[openstack-dev] [TripleO][Edge] Reduce base layer of containers for security and size of images (maintenance) sakes

Jay Pipes jaypipes at gmail.com
Thu Nov 29 13:00:15 UTC 2018

On 11/29/2018 04:28 AM, Bogdan Dobrelya wrote:
> On 11/28/18 8:55 PM, Doug Hellmann wrote:
>> I thought the preferred solution for more complex settings was config 
>> maps. Did that approach not work out?
>> Regardless, now that the driver work is done if someone wants to take 
>> another stab at etcd integration it’ll be more straightforward today.
>> Doug
> While sharing configs is a feasible option to consider for large scale 
> configuration management, Etcd only provides a strong consistency, which 
> is also known as "Unavailable" [0]. For edge scenarios, to configure 
> 40,000 remote computes over WAN connections, we'd rather want instead 
> weaker consistency models, like "Sticky Available" [0]. That would allow 
> services to fetch their configuration either from a central "uplink" or 
> locally as well, when the latter is not accessible from remote edge 
> sites. Etcd cannot provide 40,000 local endpoints to fit that case I'm 
> afraid, even if those would be read only replicas. That is also 
> something I'm highlighting in the paper [1] drafted for ICFC-2019.
> But had we such a sticky available key value storage solution, we would 
> indeed have solved the problem of multiple configuration management 
> system execution for thousands of nodes as James describes it.

It's not that etcd is incapable of providing something like this. It's 
that a *single* etcd KVS used by 40K compute nodes across a 
disaggregated control plane would not be available to all of those nodes 

But you could certainly use etcd as the data store to build a sticky 
available configuration data store. If, for example, you had many local 
[1] etcd KVS that stored local data and synchronized the local data set 
with other etcd KVS endpoints when a network partition was restored, you 
could get such a system that was essentially "sticky available" for all 
intents and purposes.

Come to think of it, you could do the same with a SQLite DB, ala Swift's 
replication of SQLite DBs via rsync.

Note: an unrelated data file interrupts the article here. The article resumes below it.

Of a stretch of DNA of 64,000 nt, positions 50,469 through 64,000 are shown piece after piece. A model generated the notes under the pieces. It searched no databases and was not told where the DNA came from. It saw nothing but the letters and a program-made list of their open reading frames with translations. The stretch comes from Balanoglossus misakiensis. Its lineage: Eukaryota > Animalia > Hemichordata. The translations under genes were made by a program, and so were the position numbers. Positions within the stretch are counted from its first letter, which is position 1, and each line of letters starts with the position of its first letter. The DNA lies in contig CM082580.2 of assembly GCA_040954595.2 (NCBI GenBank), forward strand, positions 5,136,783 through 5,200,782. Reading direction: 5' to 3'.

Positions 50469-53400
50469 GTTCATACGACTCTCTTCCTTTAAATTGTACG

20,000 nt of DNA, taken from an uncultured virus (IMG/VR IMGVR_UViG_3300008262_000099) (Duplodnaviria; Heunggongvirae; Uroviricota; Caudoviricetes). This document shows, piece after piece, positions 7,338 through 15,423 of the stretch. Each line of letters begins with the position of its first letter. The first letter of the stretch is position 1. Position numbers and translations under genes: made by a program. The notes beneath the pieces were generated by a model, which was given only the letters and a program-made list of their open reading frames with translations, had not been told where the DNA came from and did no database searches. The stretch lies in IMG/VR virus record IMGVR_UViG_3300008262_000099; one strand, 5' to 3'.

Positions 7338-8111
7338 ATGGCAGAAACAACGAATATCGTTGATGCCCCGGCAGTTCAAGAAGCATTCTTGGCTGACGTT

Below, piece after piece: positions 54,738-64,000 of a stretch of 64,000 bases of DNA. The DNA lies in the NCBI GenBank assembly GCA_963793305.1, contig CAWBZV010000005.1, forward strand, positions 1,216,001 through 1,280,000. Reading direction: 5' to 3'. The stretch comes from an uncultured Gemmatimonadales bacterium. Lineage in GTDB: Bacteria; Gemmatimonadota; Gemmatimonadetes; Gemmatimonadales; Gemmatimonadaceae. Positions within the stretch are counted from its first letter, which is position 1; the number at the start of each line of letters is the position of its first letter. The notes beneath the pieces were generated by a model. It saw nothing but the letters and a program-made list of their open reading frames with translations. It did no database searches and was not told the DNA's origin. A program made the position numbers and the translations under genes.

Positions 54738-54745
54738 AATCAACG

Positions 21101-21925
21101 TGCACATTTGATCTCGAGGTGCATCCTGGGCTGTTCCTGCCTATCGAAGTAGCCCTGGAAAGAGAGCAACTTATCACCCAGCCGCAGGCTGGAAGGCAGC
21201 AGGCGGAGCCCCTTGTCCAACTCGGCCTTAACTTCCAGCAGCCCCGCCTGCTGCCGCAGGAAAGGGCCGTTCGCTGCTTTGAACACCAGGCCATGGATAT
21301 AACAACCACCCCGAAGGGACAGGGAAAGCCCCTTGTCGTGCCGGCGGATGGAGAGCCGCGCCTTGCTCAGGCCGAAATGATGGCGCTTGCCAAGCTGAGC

But, at the risk of sounding like a broken record, at the end of the 
day, many of OpenStack's core services -- notably Nova -- were not 
designed for disaggregated control planes. They were designed for the 
datacenter, with tightly-packed compute resources and low-latency links 
for the control plane.

The entire communication bus and state management system would need to 
be redesigned from the nova-compute to the nova-conductor for (far) edge 
case clouds to be a true reality.

Instead of sending all data updates synchronously from each nova-compute 
to nova-conductor, the communication bus needs to be radically 
redesigned so that the nova-compute uses a local data store *as its 
primary data storage* and then asynchronously sends batched updates to 
known control plane endpoints when those regular network partitions 
correct themselves.

The nova-compute manager will need to be substantially hardened to keep 
itself up and running (and writing to that local state storage) for long 
periods of time and contain all the logic to resync itself when network 
uplinks become available again.

Finally, if those local nova-computes need to actually *do* anything 
other than keep existing VMs/baremetal machines up and running, then a 
local Compute API service needs to be made available in the far edge 
sites themselves -- offering some subset of Compute API functionality to 
control the VMs in that local site. Otherwise, the whole "multiple 
department stores running an edge OpenStack site that can tolerate the 
Mother Ship being down" isn't a thing that will work.

Like I said, pretty much a complete redesign of the nova control plane...


[1] or local-ish, think POPs or even local to the compute node itself...

> [0] https://jepsen.io/consistency
> [1] 
> https://github.com/bogdando/papers-ieee/blob/master/ICFC-2019/LaTeX/position_paper_1570506394.pdf 
> On 11/28/18 11:22 PM, Dan Prince wrote:
>> On Wed, 2018-11-28 at 13:28 -0500, James Slagle wrote:
>>> On Wed, Nov 28, 2018 at 12:31 PM Bogdan Dobrelya <bdobreli at redhat.com